Home News Coach's Desk Coach's Desk: Midway, Odessa, Big Spring, Leander Glenn name new coaches

Coach's Desk: Midway, Odessa, Big Spring, Leander Glenn name new coaches


• Jeff Hulme Assumes Command at Waco Midway

Jeff Hulme always dreamed of coaching at a large district with a single high school.  The Georgetown native achieved his goal when he agreed to lead Waco Midway’s football program.

“The lure of a one high school-town and the community rallying behind it is what a 5A/6A coach is looking for,” he said.  “I happened to be lucky enough and blessed to get it.”

Hulme spent the previous eight seasons at Mansfield where he posted a 59-37 record and reached the playoffs seven times.  Prior to directing the Tigers, he served a head coach at Fort Bend Clements, compiling a 33-12 mark and three postseason appearances over four seasons.  As an assistant, Hulme coached at Kingwood, Humble, and Bastrop.

The Panthers haven’t seen many faces on the sideline over the past 30 years.  Kent Bachtel coached the Panthers for 23 years before retiring in 2009, and Terry Gambill ran the program for the past six seasons.  Gambill resigned in late January to accept the heading coaching position at Allen.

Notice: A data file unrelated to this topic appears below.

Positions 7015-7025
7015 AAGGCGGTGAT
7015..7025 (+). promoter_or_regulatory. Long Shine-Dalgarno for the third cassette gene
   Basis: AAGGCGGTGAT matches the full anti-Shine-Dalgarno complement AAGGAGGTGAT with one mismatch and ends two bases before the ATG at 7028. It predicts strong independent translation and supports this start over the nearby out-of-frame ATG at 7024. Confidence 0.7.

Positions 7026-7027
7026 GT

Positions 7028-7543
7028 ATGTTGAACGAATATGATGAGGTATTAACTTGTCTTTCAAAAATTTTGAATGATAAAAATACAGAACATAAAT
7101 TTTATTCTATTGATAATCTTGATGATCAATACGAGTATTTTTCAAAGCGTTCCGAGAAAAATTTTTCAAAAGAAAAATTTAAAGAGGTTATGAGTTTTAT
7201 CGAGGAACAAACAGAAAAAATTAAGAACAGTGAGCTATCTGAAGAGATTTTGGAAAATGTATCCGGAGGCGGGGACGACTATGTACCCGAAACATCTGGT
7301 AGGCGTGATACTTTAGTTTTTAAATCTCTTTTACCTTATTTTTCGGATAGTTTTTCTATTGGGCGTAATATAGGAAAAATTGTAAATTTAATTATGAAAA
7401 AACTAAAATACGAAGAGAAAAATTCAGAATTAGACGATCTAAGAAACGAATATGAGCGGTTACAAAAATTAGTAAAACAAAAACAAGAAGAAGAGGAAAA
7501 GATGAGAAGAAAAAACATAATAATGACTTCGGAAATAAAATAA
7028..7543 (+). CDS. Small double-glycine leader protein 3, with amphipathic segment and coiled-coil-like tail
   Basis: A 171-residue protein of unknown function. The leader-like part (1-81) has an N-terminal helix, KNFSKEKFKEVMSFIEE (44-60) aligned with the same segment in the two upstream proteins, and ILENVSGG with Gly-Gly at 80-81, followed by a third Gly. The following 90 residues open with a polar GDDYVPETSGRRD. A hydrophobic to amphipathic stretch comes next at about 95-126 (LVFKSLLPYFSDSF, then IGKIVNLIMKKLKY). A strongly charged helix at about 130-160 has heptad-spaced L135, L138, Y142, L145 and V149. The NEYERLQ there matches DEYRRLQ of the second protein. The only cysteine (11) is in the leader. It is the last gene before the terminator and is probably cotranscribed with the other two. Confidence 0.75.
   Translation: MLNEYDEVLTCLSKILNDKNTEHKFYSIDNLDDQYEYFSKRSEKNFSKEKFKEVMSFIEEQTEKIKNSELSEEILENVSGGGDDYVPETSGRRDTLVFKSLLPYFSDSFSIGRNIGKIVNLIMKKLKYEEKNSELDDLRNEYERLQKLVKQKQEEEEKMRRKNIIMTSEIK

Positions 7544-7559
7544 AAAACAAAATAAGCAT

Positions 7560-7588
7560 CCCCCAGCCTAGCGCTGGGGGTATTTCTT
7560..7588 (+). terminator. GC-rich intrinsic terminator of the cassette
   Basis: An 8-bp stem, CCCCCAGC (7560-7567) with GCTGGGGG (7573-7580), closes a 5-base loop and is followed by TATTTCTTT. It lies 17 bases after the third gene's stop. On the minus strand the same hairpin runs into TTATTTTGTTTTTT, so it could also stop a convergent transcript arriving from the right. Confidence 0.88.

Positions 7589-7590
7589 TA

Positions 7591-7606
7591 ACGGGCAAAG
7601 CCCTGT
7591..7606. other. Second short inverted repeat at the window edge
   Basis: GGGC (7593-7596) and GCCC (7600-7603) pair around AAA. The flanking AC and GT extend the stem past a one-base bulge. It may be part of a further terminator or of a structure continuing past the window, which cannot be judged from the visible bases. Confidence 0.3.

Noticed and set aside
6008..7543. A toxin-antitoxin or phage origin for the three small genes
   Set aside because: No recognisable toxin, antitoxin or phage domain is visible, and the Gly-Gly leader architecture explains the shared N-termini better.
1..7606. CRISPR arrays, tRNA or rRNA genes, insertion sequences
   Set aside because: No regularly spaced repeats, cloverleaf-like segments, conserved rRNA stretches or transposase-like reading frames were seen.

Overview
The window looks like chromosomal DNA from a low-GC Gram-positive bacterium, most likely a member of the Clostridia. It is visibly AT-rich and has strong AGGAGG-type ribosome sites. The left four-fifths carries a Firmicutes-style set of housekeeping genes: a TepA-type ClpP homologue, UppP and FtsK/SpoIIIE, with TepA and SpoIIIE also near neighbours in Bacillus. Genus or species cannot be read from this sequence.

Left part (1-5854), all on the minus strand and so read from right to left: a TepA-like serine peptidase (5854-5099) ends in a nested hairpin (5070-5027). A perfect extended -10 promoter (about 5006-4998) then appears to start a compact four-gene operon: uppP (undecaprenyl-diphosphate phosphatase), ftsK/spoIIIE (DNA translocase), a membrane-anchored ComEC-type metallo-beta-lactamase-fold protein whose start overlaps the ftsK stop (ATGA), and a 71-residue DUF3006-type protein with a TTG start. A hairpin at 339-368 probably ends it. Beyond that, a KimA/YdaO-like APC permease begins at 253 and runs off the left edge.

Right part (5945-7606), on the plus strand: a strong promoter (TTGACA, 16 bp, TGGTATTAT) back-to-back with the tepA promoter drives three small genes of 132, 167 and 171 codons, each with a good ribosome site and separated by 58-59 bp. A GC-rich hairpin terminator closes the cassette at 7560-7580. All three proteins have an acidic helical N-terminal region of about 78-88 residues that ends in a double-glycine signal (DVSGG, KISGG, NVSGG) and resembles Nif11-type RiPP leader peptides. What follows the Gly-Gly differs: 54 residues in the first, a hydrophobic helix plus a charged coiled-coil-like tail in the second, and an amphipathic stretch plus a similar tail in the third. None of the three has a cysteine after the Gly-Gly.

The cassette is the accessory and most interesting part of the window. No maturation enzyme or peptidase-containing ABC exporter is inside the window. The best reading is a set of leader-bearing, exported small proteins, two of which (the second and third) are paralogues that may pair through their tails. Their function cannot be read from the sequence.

“I’m not coming here as a quick change,” Hulme said.  “I want to be here for a long time.  I want to follow in those two guy’s footsteps and take it to the next level that I think the Midway community wants.”

Moving to the Waco area puts Hulme in the same neighborhood as his high school football mentor, Baylor’s Art Briles.  Briles came to Georgetown in 1987, Hulme’s junior year, and his influence prompted Midway’s newest head hire to enter the coaching profession.

“(Briles) was a big influence on me,” he said.  “I wouldn’t be a coach today if he hadn’t moved to Georgetown, Texas.”

Panther fans might see a slightly different offensive slant when their team takes the field next fall.  Hulme prefers an offense featuring the running game.  Defensively, he plays an aggressive, attacking style that focuses on tackling.

“I’ve got some core beliefs, offensively and defensively, he said.  “I really believe you’ve got to run the ball to win championships.  That’s doesn’t mean I don’t like to throw the ball.  We’re going to find ways to win the ball game and put points on the board.”

Over 50 applicants applied for the position, and Hulme rose to the top through his passion, integrity, knowledge, and track record.  Over a dozen people ranging from athletic directors to sales reps called Midway ISD athletic director Brad Shelton to recommend the former Mansfield head coach.

Hulme resigned at Mansfield last Thursday and started his new job at Midway the following day.  He looks forward the shucking the coat and tie he wore at his press conference and getting into Panther coaching gear.

“I’ll be out here Monday getting after it,” he said.  “As a competitive coach who’s been in this business over 20 years, this is the place to be.”

• Bronchos Tab Danny Servance as Head Coach

Danny Servance now coaches his high school archrival.  The Ector County ISD recently hired the 1986 Odessa Permian graduate to head the Odessa High program.